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 Post subject: picking a knife
PostPosted: Sun Sep 15, 2013 1:40 pm 

Joined: Sun Sep 15, 2013 12:14 am
Posts: 42
I down to two knives it is between the global nakiri and the goko nakiri I haven't owned either brands so any info would help thank you


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 Post subject: Re: picking a knife
PostPosted: Sun Sep 15, 2013 4:43 pm 
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Location: USA... mostly.
JIM <> Don't be offended, but here's some common knowledge that no one let you in on. Global steel, Global profile, Global ergonomics, Global product is junk... absolute junk.. junkyard junk.

There is absolutely no comparing the Goko to it. Furthermore, be aware you're comparing a soft stainless blade to a stainless-clad hard carbon core blade. These knives couldn't be further from one another, and the Global is in the Bed Bath Beyond circle file. It's honestly insulting to compare hand forged Hitachi White #1 steel to Global garbage.

Buy the Goko & be wowed; buy the Global & be upset to learn from your hands-on experience you're another victim to the marketing machine.



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 Post subject: Re: picking a knife
PostPosted: Sun Sep 15, 2013 5:34 pm 

Joined: Sun Sep 15, 2013 12:14 am
Posts: 42
Thanks Jim apparently its a no brainer Im gonna go with the goko


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 Post subject: Re: picking a knife
PostPosted: Sun Sep 15, 2013 6:55 pm 
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Heads up, my name is not Jim. I highlight your name as JIM <>, to address you before I speak. I could address you by segueing in with @JIM, but phuck Twitter.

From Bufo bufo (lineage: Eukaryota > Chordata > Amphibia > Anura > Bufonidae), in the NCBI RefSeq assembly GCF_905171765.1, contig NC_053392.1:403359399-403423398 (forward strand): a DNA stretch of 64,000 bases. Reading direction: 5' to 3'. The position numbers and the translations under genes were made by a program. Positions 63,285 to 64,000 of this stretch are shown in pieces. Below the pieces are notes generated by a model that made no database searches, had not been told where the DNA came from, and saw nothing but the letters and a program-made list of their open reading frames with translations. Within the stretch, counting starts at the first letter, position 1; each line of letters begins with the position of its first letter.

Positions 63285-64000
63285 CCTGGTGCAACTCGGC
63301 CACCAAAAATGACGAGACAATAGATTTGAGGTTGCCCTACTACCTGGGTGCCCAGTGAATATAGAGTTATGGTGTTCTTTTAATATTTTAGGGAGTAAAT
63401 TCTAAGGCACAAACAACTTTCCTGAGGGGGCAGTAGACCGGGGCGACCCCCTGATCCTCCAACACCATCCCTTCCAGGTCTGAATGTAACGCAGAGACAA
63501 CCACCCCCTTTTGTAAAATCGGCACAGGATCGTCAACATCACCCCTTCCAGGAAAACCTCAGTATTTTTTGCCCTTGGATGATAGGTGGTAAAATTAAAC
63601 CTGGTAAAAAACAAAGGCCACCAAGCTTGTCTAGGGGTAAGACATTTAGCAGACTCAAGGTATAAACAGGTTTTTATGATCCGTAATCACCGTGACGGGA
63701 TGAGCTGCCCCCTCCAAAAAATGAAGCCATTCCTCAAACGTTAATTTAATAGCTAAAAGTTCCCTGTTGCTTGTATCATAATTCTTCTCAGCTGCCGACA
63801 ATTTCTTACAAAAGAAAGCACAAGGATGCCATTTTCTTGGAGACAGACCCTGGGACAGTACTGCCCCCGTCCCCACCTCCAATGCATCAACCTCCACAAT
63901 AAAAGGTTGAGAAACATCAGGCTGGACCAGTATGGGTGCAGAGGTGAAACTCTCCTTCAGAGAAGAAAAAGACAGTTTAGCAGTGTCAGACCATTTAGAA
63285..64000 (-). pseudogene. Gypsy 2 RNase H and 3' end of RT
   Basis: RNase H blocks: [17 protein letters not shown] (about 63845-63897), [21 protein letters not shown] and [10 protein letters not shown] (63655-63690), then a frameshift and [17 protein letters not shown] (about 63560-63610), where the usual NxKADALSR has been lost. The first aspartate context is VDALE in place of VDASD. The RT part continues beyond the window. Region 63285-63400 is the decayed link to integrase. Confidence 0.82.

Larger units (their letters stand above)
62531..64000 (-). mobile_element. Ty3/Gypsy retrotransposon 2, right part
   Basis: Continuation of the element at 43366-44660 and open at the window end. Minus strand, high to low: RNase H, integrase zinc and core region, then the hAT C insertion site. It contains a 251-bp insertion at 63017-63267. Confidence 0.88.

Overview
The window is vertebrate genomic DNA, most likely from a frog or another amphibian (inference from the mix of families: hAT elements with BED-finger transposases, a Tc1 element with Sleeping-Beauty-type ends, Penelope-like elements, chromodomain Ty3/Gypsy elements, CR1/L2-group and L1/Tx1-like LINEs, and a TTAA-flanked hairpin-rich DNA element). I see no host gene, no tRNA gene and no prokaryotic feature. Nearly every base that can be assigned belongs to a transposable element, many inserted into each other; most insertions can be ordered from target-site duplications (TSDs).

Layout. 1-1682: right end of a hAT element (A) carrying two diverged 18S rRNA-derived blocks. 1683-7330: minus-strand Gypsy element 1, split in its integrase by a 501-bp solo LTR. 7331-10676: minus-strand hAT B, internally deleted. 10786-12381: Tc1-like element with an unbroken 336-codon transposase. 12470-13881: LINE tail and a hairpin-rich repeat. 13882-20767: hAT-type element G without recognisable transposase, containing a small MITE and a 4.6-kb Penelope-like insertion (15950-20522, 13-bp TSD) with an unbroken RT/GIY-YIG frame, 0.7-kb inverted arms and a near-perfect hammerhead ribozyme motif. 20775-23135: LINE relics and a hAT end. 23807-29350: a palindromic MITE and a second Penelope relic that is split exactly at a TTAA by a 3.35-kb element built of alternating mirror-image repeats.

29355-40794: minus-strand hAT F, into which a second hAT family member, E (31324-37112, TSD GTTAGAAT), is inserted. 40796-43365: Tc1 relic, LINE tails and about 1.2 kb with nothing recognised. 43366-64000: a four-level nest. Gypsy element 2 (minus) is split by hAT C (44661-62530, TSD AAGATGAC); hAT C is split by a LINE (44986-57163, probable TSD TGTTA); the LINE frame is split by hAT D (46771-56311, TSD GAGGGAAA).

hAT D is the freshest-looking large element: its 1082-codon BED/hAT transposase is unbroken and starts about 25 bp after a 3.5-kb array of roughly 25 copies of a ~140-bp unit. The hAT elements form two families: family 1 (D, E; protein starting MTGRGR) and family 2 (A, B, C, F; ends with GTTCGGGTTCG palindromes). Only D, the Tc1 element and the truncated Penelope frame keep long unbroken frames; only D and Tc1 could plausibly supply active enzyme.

In one of your other threads related to this one, I reference purchasing criteria. People resonate with the funniest of things, and to each their own... G-d knows most here think I'm crazy cuz I scoff at the bling handles. I'm a pragmatist, and as such, all I care about is a badass blade; I just want a blade that performs, but here's the simple truth. All the hand forged knives on this site are ALL premium products. You may prefer Shironiko over Aogami Super over K390, or you may prefer Honyaki forges over Warikomi clads over San Mai clads... you may prefer iron-clad over stainless-clad. WHO GIVES A SHIITE.?! Anything you want, it's here... and the best of it. It's my job to dial you in to what you want, but many can't even fathom what is available as it exists on a paradigm the American public turns a blind eye to. I'll stop ranting because I feel a fury growing, but understand this... I want you to have the most enjoyable piece of steel in your hand, and if you resonate with the Goko product... it is an admirable product to purchase. The Shirogami carbon steel core (aka, hagane) is capable of the keenest of edges. The heat treatment is not too extreme that you have to concern yourself with the pressing issue of chipping a blade; whereas at Hrc 60 you have better than soft-steel edge retention, and a durability that allows you to scrape the blade edge on the board or slightly twist the edge in transitioning from rock to rock w/o fearing you're going to chip your edge. It is stainless-clad so you have less carbon steel exposed to care for. It's a high value purchase as to expenditure...



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 Post subject: Re: picking a knife
PostPosted: Sun Sep 15, 2013 7:28 pm 

Joined: Wed Feb 20, 2013 2:22 am
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I'm guessing the real name of OP is Megg. Also guessing she is wondering what she got herself into.


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 Post subject: Re: picking a knife
PostPosted: Sun Sep 15, 2013 7:36 pm 

Joined: Sun Sep 15, 2013 12:14 am
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Im sorry I thought that was your name and I really appreciate all your help and your knife expertise. Also is there a different name you would like me to address you as